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1275 Compression, Camshaft, et al

lbcfan

Jedi Trainee
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I could use some advice, or please point me to a previous thread. I haven't been on for a while.

Last year I rebuilt my bugeye, and I bought a rebuilt 1275 engine that for various reasons I've had to tear down after 200 miles. The more I uncover, the more I find that I cannot trust what the builder did, so I'm treating it as a used engine.

I have an unidentified reground camshaft that I'd like to replace. There seems to be a lot of slop in the chain drive so I would replace the set, and the tappets as well. Springs- not sure... I'm trying to do the work myself, but I've never done this before, so I could use guidance.

The pistons are AE 21251, which provide an (original) 8.8 compression ratio. The head and block were supposedly milled, but I haven't obtained measurements on how much. When I ran the engine last year the hot compression readings were around +/-168 PSI.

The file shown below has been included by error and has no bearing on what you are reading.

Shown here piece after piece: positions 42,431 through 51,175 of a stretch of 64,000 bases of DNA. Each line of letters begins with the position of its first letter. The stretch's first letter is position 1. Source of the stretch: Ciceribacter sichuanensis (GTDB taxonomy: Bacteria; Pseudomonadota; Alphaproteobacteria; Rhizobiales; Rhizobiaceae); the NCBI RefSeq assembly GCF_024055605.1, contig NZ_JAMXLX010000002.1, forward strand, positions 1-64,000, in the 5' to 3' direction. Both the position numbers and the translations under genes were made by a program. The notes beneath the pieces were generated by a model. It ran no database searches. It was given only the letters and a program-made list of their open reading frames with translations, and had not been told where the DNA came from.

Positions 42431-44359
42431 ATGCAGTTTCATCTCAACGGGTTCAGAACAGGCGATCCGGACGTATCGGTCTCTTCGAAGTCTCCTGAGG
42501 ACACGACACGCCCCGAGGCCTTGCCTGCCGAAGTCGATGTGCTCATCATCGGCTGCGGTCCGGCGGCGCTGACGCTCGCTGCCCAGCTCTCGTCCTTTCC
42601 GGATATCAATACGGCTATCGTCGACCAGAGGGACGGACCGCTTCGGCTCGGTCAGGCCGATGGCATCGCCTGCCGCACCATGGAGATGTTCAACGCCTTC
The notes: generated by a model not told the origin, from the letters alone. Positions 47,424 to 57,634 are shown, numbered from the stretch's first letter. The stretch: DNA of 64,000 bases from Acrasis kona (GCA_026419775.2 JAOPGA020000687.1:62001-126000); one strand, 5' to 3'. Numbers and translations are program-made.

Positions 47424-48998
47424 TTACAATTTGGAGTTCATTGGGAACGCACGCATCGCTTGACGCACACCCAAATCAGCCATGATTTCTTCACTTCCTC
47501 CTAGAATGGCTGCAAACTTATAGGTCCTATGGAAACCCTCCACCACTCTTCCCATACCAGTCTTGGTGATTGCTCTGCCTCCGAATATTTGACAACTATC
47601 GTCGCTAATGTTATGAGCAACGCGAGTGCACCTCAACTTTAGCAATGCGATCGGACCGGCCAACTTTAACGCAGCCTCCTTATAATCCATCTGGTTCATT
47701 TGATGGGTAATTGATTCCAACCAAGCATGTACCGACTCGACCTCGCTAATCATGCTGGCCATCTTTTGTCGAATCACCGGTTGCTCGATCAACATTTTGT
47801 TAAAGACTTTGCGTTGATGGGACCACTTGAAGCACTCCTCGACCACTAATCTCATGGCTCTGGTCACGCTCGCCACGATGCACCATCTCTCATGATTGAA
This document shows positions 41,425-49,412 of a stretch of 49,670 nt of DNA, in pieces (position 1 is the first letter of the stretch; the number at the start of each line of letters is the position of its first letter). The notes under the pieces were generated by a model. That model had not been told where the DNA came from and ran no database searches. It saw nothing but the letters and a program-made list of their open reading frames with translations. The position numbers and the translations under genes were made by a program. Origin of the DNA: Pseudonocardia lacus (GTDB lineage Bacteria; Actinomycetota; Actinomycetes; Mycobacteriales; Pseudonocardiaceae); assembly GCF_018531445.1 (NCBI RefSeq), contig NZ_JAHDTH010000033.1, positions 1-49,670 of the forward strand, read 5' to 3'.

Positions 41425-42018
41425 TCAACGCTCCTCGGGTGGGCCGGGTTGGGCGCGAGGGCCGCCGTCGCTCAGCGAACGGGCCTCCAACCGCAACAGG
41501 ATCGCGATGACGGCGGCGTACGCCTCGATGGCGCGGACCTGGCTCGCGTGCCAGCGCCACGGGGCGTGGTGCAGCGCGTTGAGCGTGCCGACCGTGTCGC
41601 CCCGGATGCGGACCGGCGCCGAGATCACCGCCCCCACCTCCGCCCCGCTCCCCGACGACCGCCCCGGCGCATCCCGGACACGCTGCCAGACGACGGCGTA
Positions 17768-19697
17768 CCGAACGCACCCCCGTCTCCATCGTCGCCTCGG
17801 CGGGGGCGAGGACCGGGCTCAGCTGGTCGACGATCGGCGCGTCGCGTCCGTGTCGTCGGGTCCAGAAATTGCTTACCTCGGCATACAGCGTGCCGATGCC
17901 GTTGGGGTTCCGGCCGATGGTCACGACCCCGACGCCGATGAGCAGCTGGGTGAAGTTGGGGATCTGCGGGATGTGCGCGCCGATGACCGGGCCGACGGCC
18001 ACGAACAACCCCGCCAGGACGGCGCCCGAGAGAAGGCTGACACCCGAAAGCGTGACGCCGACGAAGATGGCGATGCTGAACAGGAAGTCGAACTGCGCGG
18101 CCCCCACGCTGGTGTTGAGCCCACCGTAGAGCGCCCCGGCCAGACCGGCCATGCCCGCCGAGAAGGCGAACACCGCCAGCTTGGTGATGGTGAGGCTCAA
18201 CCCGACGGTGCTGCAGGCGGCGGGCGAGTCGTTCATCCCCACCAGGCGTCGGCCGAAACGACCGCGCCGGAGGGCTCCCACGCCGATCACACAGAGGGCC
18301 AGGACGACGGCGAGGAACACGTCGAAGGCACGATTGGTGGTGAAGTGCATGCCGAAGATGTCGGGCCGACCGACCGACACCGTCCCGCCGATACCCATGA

A decision to make before replacing the camshaft- replace the perfectly good pistons with something in the 9.8-10.0 compression ratio area, or keep the 8.8 pistons. Using high test or a fuel additive is not a concern- this is a weekend car. I just want it accelerate, and I need the power for the 3.9 rear end that I just put in.

I'd appreciate thoughts on whether it is worth going to a higher compression ratio, at the otherwise needless expense of new pistons? I want to get the most out of the engine for street use, but without sacrificing reliability. I'd hate to spend the money on the cam without maximizing the impact, and I'm willing to replace the pistons if it will make a noticeable difference.

The bigger question- depending on the pistons, what cams are best in each case, and whether and when to increase to 1.5 rockers. Obviously I'd like to keep the stock rockers if possible.

The camshafts I'm looking at are the Kent 266 or the Swiftune SW5-07, but I'm not clear on the applicability regarding compression and lift.

Thanks for the help.

Michael
 

BlueMax

Jedi Warrior
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1) The first thing you need to do is measure your deck height, (Top of piston to top of Block)